C2 domain in Munc13 (mammalian uncoordinated) proteins; fungal group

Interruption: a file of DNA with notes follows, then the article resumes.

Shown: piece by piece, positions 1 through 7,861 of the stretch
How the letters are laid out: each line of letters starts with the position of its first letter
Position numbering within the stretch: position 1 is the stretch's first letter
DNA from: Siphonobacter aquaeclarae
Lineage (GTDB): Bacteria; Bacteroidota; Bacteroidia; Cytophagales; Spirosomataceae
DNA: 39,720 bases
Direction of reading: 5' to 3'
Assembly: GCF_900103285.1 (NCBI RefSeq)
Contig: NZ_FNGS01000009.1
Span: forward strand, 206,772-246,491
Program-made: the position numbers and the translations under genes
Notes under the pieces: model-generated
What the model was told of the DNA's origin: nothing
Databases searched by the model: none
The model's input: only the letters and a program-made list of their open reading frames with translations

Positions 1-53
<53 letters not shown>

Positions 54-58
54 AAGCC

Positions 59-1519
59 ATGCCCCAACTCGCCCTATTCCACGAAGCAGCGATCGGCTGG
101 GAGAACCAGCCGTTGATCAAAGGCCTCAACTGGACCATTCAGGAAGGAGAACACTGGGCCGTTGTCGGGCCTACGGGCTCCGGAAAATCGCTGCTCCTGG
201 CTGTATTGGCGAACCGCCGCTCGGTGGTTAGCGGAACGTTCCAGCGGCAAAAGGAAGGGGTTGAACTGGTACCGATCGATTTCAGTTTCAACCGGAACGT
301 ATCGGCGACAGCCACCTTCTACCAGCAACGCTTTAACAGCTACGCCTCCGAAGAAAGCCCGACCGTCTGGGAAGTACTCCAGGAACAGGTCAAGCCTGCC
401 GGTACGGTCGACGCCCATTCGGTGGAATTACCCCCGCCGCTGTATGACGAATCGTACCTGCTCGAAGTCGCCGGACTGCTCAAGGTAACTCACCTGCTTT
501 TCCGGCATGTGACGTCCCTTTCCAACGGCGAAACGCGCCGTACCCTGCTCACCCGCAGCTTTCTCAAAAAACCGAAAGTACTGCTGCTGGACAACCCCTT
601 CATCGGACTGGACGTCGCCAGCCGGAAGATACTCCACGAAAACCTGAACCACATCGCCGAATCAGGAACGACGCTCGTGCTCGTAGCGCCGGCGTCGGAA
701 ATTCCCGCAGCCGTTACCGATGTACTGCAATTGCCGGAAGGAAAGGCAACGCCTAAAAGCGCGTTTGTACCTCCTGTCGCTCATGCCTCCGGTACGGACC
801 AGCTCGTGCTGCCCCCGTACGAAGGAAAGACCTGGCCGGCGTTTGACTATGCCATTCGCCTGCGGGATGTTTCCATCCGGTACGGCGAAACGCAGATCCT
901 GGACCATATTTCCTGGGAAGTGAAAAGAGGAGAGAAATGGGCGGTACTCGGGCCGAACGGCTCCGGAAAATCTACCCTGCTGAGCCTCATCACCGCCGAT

C2-like domains are thought to be involved in phospholipid binding in a Ca2+ independent manner in both Unc13 and Munc13. Caenorabditis elegans Unc13 has a central domain with sequence similarity to PKC, which includes C1 and C2-related domains. Unc13 binds phorbol esters and DAG with high affinity in a phospholipid manner. Mutations in Unc13 results in abnormal neuronal connections and impairment in cholinergic neurotransmission in the nematode. Munc13 is the mammalian homolog which are expressed in the brain. There are 3 isoforms (Munc13-1, -2, -3) and are thought to play a role in neurotransmitter release and are hypothesized to be high-affinity receptors for phorbol esters. Unc13 and Munc13 contain both C1 and C2 domains. There are two C2 related domains present, one central and one at the carboxyl end. Munc13-1 contains a third C2-like domain. Munc13 interacts with syntaxin, synaptobrevin, and synaptotagmin suggesting a role for these as scaffolding proteins. C2 domains fold into an 8-standed beta-sandwich that can adopt 2 structural arrangements: Type I and Type II, distinguished by a circular permutation involving their N- and C-terminal beta strands. Many C2 domains are Ca2+-dependent membrane-targeting modules that bind a wide variety of substances including bind phospholipids, inositol polyphosphates, and intracellular proteins. Most C2 domain proteins are either signal transduction enzymes that contain a single C2 domain, such as protein kinase C, or membrane trafficking proteins which contain at least two C2 domains, such as synaptotagmin 1. However, there are a few exceptions to this including RIM isoforms and some splice variants of piccolo/aczonin and intersectin which only have a single C2 domain. C2 domains with a calcium binding region have negatively charged residues, primarily aspartates, that serve as ligands for calcium ions. This cd contains the second C2 repeat, C2B, and has a type-II topology.